There is something about the cold month of November which has particular resonance in the annals of murky Cold War history. The Russian Revolution and the fall of the Berlin Wall both took place in November. The space race kicked off in November 1957 with the launch of Sputnik 2, carrying the ill-fated dog Laika. And in an event perceived by many to be of equal significance, on 21 November 1979 the government revealed that Sir Anthony Blunt, a seemingly unassuming Cambridge professor and member of the Royal Household, had been a spy for the Soviet Union.
Suggestions have been made that information passed on by Blunt between the 1930s and mid-1950s may have cost the lives of British agents. While these claims are firmly denied in almost all credible studies of the affair, there is good evidence that during World War II—notably during the period when Soviet Russia had entered into alliance with Nazi Germany—Blunt relayed intelligence to Russia from his position in MI5. He also used his post at Cambridge University to recruit students for Soviet espionage. “We do not know exactly what information he passed”, Prime Minister Margaret Thatcher told the House of Commons in an explosive statement revealing Blunt’s identity. “We do know, however, to what information he had access by virtue of his duties. There is no doubt that British interests were seriously damaged by his activities.”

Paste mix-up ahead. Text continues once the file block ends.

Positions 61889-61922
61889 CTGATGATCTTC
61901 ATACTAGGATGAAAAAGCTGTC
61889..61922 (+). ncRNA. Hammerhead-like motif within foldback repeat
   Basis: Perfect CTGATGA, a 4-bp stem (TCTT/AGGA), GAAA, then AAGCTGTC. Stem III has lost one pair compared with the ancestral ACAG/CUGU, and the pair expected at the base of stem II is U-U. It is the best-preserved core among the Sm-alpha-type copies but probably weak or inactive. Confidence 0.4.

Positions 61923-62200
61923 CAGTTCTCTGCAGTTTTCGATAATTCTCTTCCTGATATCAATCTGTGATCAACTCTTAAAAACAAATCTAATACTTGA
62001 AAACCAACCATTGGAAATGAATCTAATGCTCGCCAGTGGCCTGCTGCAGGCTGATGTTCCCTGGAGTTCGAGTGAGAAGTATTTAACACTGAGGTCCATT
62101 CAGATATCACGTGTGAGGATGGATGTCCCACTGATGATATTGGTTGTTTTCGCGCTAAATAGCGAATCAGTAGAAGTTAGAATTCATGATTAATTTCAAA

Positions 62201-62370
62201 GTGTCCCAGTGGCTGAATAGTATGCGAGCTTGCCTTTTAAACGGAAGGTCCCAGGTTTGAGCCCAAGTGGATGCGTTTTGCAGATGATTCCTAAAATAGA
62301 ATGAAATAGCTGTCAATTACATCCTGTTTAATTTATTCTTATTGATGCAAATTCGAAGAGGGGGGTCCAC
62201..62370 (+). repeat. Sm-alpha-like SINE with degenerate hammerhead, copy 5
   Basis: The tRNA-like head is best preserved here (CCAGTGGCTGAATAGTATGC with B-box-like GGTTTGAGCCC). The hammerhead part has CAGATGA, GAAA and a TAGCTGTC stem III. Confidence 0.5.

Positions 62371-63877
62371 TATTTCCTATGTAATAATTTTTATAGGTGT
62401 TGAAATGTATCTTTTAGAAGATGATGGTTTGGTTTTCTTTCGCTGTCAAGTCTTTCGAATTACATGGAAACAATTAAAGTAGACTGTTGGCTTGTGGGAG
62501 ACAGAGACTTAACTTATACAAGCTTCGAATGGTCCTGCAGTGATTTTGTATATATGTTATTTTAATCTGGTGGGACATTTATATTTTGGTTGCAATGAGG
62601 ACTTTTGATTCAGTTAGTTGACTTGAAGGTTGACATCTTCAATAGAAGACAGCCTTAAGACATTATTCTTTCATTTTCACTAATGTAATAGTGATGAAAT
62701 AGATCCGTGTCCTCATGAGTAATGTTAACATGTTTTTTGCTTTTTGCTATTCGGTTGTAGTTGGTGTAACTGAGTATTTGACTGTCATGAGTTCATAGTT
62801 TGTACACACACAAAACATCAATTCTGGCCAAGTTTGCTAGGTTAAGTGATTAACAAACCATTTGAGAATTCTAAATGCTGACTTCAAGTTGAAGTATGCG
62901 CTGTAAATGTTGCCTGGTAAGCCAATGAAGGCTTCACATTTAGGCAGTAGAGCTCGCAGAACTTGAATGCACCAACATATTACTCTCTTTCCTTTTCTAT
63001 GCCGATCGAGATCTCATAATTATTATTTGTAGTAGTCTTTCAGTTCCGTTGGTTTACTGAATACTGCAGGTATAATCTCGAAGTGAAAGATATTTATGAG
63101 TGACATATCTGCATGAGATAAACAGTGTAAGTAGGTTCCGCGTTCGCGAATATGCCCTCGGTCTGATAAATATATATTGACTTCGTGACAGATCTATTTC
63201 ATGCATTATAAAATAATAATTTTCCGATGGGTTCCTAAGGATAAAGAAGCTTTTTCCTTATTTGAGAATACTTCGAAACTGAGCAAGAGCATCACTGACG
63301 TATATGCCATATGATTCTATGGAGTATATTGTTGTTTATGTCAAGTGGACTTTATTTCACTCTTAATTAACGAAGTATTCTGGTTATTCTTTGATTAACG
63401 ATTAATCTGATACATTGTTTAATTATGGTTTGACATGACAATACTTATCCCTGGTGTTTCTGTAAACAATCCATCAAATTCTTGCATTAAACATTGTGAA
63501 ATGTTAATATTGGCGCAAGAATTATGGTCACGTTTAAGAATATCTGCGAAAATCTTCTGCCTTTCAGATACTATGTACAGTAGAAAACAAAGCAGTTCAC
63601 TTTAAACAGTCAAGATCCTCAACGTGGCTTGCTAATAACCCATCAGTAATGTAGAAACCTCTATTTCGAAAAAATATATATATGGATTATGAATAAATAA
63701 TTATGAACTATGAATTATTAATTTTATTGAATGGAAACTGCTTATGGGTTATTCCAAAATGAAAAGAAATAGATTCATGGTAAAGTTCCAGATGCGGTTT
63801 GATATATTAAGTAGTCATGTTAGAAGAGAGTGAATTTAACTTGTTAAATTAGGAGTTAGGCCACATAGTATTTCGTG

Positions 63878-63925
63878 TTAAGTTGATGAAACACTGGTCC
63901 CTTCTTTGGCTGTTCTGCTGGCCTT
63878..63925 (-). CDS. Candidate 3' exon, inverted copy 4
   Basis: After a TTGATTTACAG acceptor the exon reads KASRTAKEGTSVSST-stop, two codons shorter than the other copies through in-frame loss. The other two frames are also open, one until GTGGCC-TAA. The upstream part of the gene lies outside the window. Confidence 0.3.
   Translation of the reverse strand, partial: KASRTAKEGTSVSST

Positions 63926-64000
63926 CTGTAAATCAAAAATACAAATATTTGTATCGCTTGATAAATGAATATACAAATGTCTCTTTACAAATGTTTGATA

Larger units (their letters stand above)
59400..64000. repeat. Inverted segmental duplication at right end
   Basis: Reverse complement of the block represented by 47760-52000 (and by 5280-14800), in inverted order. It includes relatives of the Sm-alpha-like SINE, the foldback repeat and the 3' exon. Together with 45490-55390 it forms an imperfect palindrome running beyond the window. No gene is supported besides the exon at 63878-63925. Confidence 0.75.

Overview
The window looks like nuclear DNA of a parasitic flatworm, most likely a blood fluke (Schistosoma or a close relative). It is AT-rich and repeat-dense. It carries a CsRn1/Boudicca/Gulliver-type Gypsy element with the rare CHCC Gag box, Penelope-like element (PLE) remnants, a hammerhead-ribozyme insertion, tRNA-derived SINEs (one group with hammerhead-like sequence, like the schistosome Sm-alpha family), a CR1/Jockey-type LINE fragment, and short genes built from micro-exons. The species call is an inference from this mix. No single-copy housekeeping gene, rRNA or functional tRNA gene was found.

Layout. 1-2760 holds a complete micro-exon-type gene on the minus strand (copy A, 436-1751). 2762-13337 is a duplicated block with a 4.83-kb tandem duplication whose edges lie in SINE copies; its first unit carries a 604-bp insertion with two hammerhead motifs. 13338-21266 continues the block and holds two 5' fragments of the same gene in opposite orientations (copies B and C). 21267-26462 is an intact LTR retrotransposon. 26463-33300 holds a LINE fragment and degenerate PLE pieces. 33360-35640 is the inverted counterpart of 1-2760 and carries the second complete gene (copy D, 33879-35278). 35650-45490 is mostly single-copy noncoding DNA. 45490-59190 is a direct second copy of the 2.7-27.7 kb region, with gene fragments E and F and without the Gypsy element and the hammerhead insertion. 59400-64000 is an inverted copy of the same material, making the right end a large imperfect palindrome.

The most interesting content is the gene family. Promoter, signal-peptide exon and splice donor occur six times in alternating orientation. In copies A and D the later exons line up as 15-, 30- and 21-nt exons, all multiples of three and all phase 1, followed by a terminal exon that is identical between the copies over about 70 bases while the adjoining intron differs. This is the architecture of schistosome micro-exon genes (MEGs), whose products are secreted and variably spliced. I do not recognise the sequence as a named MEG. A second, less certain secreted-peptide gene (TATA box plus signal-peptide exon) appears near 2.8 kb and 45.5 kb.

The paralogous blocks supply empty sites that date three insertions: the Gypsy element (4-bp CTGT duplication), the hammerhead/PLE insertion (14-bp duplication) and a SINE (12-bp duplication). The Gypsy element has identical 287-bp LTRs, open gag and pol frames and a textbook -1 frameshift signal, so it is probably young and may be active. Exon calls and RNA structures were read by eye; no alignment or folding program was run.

The 30th anniversary of Blunt’s public outing comes hot on the heels of the publication of his memoirs, which remained classified at the British Library for the last 25 years. The resulting reinvigoration of debates over Blunt’s espionage has raised some thorny questions—not just about Blunt’s own story, but also about how we understand, recollect, and depict the Cold War.
The most obvious—though perhaps not the most pressing—question raised by the memoirs is the issue of Blunt’s motives. What led this academic, the son of a vicar and a distant cousin of Elizabeth the Queen Mother, to take such a treasonous course of action? Blunt explains himself in a handful of ways, most of them unconvincing.